Skip to content

Trader Joe's to Change the Names of These Popular Items

The grocery chain is responding to criticism that its brand names for ethnic cuisines are insensitive.

Beloved national grocery chain Trader Joe's is phasing out some of their brand names long used for ethnic food products amid growing pressure that the names are "racist." Some of the labels that will be changed include Mexican foods packaged under the brand "Trader Jose's" and Chinese foods sold under "Trader Ming's."

The change comes after more than 1,400 people signed a petition launched by 17-year-old high school student Briones Bedell in California, who urged that Trader Joe's "remove racist branding and packaging from its stores."

The petition, which has received national media attention over the past few days, goes on to assert: "The grocery chain labels some of its ethnic foods with modifications of 'Joe' that belies a narrative of exoticism that perpetuates harmful stereotypes." It lists examples, like, "'Trader Ming's' is used to brand the chain's Chinese food, 'Arabian Joe' brands Middle Eastern foods, 'Trader José' brands Mexican foods, 'Trader Giotto's' is for Italian food, and 'Trader Joe San' brands their Japanese cuisine."

In a statement published by the New York Times, a corporate spokesperson for Trader Joe's revealed that the ethnocentric approach to product names was initially "rooted in a lighthearted attempt at inclusiveness," but acknowledged that "it may now have the opposite effect—one that is contrary to the welcoming, rewarding customer experience we strive to create every day."

The decision to remove these private-label brand names is not in response to the petition, however, according to Trader Joe's national director of public relations, Kenya Friend-Daniel, who told the NY Times, "We made the decision several years ago to use only the Trader Joe's name on our products moving forward… Packaging for a number of the products has already been changed, but there's a small number of products in which the packaging is still going through the process."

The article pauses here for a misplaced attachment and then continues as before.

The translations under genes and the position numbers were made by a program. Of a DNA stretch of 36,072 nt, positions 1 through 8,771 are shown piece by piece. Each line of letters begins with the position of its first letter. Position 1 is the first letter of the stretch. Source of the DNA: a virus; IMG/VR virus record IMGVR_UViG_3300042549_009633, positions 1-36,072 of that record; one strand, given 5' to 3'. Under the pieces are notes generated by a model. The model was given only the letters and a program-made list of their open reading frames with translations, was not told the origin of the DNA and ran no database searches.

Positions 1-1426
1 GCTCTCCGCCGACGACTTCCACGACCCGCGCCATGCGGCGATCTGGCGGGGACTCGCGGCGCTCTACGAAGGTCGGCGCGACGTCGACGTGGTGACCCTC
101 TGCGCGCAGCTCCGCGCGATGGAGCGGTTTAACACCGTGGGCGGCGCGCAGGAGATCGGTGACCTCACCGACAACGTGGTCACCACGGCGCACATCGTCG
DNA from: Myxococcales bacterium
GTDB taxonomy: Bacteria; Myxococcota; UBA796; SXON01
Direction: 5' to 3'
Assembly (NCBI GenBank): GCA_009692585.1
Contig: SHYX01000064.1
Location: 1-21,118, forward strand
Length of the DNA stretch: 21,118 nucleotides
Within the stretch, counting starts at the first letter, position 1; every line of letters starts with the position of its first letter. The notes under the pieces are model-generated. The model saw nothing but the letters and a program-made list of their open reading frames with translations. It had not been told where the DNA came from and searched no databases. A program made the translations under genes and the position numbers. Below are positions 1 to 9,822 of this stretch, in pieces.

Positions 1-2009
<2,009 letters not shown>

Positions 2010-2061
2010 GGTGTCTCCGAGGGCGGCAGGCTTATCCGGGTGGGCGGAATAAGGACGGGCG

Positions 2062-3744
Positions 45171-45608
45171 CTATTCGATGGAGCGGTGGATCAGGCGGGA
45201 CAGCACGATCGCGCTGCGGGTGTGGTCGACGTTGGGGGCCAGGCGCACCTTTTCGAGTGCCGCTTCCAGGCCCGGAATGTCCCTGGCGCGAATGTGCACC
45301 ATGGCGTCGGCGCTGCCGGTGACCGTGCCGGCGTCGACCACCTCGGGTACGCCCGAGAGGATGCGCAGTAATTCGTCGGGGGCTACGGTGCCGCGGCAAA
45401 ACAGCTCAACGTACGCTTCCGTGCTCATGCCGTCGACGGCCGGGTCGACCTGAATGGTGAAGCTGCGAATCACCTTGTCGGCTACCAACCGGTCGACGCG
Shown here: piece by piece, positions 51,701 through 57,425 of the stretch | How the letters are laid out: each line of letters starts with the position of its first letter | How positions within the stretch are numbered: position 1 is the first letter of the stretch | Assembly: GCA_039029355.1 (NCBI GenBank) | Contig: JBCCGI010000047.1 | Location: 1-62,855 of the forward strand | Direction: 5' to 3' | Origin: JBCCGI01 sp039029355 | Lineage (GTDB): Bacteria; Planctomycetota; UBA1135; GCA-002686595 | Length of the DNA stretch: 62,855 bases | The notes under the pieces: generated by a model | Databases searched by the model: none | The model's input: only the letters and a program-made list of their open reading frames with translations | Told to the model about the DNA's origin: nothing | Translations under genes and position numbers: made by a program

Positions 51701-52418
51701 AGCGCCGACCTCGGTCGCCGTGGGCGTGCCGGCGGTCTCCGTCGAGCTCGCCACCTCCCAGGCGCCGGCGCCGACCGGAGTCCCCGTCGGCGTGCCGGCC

Trader Joe's origin story tells how and why the store initially opened with a nautical theme as "it was run by people who were described as 'traders on the high seas.'" The store's founder, Joe Coulombe, was inspired by a book he was reading called White Shadows in the South Seas, as well as a recent experience he had on Disneyland's Jungle Trip ride. "To this day, Trader Joe's Crew Members consider themselves 'traders on the culinary seas' and are known for their bright, tropical-patterned shirts and for generally being nice, helpful, and well informed," the story explains.

But now, Coulombe's approach is being called out by the petition as being inspired by "a racist book and a controversial theme park attraction, both of which have received criticism for romanticizing Western Imperialism and fetishizing non-Western peoples."

Friend-Daniel said Trader Joe's has "been in the process of updating older labels and replacing any variations with the name Trader Joe's, and we will continue to do so until we complete this important work."

The grocery store chain is the latest in a long line of food-related companies that have announced brand changes amid a national reckoning on race that followed the civil unrest that came from George Floyd's killing and the Black Live Matters protests that ensued.  Here is a list of the 10 Grocery Items You Will Never See Again as a result.